Mr. SHUSTER. Mr. Speaker, as the Co-Chairman of the Congressional Azerbaijan Caucus, I rise today to join with the people of Azerbaijan to commemorate the tragic events of ``Black January.''
On January 19, 1990, approximately 26,000 Soviet troops stormed Azerbaijan's capital city of Baku in tanks and armored vehicles. That night, the Soviet military opened indiscriminate fire on peaceful demonstrators, including women and children. As a result of these merciless acts 131 people were killed, 611 were injured, 841 were arrested, and 5 went missing.
The Human Rights Watch report ``Black January in Azerbaijan'' states that ``among the most heinous violations of human rights during the Baku incursion were the numerous attacks on medical personnel, ambulances, and even hospitals.'' The report concludes that the violence used by the Soviet Army constituted an exercise in collective punishment and that the punishment inflicted on Baku by Soviet soldiers may have been intended as a warning to nationalists, not only in Azerbaijan, but in other Republics of the Soviet Union.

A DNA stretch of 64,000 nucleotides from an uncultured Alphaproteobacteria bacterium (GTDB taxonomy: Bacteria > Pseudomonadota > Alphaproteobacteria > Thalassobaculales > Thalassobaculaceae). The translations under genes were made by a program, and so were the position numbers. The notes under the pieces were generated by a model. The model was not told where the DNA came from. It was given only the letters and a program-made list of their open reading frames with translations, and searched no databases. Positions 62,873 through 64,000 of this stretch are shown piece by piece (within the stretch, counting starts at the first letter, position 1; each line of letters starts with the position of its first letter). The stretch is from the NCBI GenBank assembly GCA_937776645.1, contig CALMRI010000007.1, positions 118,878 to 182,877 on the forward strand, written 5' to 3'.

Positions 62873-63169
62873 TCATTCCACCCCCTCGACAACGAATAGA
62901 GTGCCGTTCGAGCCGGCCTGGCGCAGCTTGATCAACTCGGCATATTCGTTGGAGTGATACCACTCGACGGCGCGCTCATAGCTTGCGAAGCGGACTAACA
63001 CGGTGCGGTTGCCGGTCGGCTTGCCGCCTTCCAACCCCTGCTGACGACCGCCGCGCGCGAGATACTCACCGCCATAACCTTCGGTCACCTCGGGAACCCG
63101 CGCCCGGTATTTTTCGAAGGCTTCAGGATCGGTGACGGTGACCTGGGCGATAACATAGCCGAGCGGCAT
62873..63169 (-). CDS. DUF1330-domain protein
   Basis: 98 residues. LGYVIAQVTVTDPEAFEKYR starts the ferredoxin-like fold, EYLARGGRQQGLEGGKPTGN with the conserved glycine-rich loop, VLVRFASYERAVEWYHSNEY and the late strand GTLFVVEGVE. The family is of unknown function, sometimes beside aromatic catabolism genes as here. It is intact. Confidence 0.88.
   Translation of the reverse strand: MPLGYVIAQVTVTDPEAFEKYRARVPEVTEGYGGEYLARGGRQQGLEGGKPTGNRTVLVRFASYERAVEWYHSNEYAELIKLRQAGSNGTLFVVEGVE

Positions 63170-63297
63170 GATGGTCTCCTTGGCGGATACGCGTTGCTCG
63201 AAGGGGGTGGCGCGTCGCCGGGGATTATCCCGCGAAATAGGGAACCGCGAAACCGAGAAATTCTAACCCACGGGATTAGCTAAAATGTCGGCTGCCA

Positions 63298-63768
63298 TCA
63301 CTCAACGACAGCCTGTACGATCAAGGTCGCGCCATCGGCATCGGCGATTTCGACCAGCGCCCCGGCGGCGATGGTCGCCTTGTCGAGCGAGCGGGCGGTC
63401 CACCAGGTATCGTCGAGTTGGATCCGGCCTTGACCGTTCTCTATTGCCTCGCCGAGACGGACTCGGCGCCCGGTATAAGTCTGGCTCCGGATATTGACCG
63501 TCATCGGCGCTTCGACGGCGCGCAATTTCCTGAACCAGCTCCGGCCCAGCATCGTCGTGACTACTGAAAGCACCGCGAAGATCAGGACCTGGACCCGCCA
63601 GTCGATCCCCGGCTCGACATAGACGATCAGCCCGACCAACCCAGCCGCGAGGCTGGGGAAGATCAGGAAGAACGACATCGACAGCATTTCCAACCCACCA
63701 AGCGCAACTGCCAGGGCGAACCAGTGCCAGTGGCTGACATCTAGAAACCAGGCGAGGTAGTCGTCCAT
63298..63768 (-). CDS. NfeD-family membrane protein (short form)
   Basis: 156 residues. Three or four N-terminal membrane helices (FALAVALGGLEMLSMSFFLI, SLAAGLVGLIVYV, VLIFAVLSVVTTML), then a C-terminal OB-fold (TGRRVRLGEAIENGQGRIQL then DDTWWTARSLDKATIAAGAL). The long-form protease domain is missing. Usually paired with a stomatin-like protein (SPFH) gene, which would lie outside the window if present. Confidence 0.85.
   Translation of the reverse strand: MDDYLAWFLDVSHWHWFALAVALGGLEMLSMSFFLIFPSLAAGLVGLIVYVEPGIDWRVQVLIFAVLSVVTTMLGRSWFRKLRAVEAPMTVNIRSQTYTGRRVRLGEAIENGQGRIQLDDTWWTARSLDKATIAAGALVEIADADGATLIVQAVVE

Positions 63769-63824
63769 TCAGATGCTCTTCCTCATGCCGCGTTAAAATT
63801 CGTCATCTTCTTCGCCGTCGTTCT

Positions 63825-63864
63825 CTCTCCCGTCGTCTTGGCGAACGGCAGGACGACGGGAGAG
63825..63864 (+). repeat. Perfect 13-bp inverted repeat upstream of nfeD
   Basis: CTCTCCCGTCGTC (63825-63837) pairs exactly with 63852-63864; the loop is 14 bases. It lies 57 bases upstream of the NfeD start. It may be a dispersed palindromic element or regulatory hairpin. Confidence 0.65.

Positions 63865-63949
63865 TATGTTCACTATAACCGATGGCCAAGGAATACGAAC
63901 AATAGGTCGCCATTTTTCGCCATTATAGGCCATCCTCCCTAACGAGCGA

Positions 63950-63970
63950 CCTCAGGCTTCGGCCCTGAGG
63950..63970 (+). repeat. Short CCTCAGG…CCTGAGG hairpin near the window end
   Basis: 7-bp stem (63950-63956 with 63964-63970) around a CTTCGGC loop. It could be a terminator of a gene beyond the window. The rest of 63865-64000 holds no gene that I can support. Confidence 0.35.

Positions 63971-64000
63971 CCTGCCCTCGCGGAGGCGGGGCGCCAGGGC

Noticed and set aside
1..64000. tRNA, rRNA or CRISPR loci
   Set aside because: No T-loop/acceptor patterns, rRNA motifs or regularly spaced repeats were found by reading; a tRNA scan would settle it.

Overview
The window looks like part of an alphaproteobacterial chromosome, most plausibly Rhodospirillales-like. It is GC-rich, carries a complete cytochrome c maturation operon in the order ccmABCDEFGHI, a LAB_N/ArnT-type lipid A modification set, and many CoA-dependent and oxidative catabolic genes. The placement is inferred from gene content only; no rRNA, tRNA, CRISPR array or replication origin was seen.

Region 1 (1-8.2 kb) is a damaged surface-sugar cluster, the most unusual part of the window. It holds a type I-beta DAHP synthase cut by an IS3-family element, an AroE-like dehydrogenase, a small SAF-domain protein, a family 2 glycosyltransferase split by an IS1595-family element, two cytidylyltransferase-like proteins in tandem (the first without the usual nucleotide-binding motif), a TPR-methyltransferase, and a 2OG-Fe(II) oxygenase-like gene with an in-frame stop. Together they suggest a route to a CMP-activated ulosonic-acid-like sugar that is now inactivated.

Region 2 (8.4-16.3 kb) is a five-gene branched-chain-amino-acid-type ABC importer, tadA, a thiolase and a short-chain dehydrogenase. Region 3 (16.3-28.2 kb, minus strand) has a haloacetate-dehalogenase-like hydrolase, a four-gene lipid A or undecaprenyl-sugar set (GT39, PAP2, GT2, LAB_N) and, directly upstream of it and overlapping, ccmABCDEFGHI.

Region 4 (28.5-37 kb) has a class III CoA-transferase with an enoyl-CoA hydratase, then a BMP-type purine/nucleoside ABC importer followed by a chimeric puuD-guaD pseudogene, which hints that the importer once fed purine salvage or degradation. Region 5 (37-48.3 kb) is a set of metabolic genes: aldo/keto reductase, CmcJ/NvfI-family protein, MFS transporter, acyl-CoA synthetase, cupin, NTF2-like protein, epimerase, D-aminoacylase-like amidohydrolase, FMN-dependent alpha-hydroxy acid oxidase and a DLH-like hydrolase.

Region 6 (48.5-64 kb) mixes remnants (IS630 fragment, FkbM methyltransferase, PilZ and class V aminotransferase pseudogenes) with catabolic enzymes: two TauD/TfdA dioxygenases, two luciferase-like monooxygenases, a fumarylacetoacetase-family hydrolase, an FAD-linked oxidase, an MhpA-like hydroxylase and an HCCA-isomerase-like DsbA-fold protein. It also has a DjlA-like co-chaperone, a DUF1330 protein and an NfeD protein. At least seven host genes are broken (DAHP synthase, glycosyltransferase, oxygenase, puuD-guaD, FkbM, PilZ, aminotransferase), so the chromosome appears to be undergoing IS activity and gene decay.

Far from crushing the spirit of Azeris, the atrocities of Black January instead consolidated the rising independence movements in the country and united the Azerbaijani nation in its quest for freedom. After 23 years Azerbaijan represents a flourishing country where democratic aspirations of Azerbaijani people have been materialized as they continue diplomatic relations with the United States.
It is my honor to thank the Azerbaijani people for their friendship and to offer my thoughts and prayers to the families of those who gave their lives for the independence of Azerbaijan. I encourage my colleagues to visit the very moving memorial to Black January in Baku that honors the memories of those killed in these attacks by the Soviet military and to join with me today in standing with Azerbaijanis as they commemorate this tragedy.